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Tess Holliday made the cover of People magazine. I don’t usually buy People. Everything I want to read is available online. Plus, I can’t keep up with my monthly magazines. Taking on a weekly would have me buried alive.
Oh, and I have made a conscious effort to stop bringing magazines into the house featuring itty bitty (Photoshopped?) celebrities that will make my 14-year-old daughter feel even worse about herself. Like most young teens – like most females in general – she struggles with body image issues.
And that’s exactly why I had to buy People with Tess Holliday on the cover. I wanted her to see a major magazine has realized what I’ve been telling her all along – that beauty comes in all sizes, shapes, skin tones, etc.
I casually left it on the kitchen counter. It didn’t take long for her to see it.
- “There’s a chubby girl on the cover of ‘People’!”
- “I can’t believe someone who is chubby like me got to be on the cover of a magazine!” (I’ve never called myself, her or anyone else chubby, but this is still how she identifies herself. And she’s really not.)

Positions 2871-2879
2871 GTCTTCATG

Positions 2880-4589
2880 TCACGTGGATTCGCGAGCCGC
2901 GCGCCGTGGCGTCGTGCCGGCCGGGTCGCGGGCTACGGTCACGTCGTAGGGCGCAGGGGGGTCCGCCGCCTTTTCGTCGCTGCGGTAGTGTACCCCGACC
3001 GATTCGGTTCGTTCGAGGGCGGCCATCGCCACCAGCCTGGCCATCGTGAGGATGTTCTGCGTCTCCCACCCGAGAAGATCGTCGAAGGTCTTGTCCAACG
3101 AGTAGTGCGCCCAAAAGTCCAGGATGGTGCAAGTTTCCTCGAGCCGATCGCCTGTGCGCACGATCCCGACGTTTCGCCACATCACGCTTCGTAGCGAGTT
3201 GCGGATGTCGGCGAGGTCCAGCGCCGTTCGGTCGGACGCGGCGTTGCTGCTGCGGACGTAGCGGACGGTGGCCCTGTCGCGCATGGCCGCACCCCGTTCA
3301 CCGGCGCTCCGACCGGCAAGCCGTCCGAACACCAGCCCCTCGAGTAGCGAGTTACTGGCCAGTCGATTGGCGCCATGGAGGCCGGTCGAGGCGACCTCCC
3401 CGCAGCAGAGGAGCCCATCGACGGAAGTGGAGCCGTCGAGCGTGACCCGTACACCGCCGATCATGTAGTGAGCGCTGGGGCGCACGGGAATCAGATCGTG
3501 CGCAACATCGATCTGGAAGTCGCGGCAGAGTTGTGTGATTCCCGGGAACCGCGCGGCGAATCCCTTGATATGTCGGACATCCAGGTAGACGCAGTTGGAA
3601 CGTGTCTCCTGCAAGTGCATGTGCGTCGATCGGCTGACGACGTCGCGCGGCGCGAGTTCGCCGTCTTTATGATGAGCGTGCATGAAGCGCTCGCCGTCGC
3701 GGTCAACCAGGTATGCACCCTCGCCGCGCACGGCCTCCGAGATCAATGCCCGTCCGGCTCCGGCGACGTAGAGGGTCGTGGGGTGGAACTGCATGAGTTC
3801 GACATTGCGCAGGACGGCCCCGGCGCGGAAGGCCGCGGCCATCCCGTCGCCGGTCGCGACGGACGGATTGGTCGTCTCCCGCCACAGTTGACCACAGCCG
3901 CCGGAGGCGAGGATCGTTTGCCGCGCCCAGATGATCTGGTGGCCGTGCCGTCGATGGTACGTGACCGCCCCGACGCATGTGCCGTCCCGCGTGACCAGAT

- “Oh, she’s so pretty!”
- “She looks so strong and confident!”
- “Those are cool shoes.”
- “Her makeup is perfect.”
- “I like that dress.”
- “She looks like Shailene Woodley with her hair down.”
I loved hearing how her thoughts went from shock to just acceptance. At first, she was surprised to see someone who isn’t the typical model on the pages of a magazine. But as she flipped through, her comments turned to admiring her makeup, hair and clothing just like she would with any model on the pages of a magazine.
EXCEPT she didn’t feel like crap about herself afterwards.
She loves fashion – shoes, clothes, hair, nails, makeup, all of it. She likes flipping through magazines and circling the things that strike her fancy. But after a few pages, she falls into a funk.
“They are so skinny. Those clothes wouldn’t look good on me. I’m too fat. They probably don’t even come in my size.”
And then the magazine goes down and she retreats into herself.
None of that happened when she looked at Tess Holliday.
Thank you Tess and People. We need more non-typical models.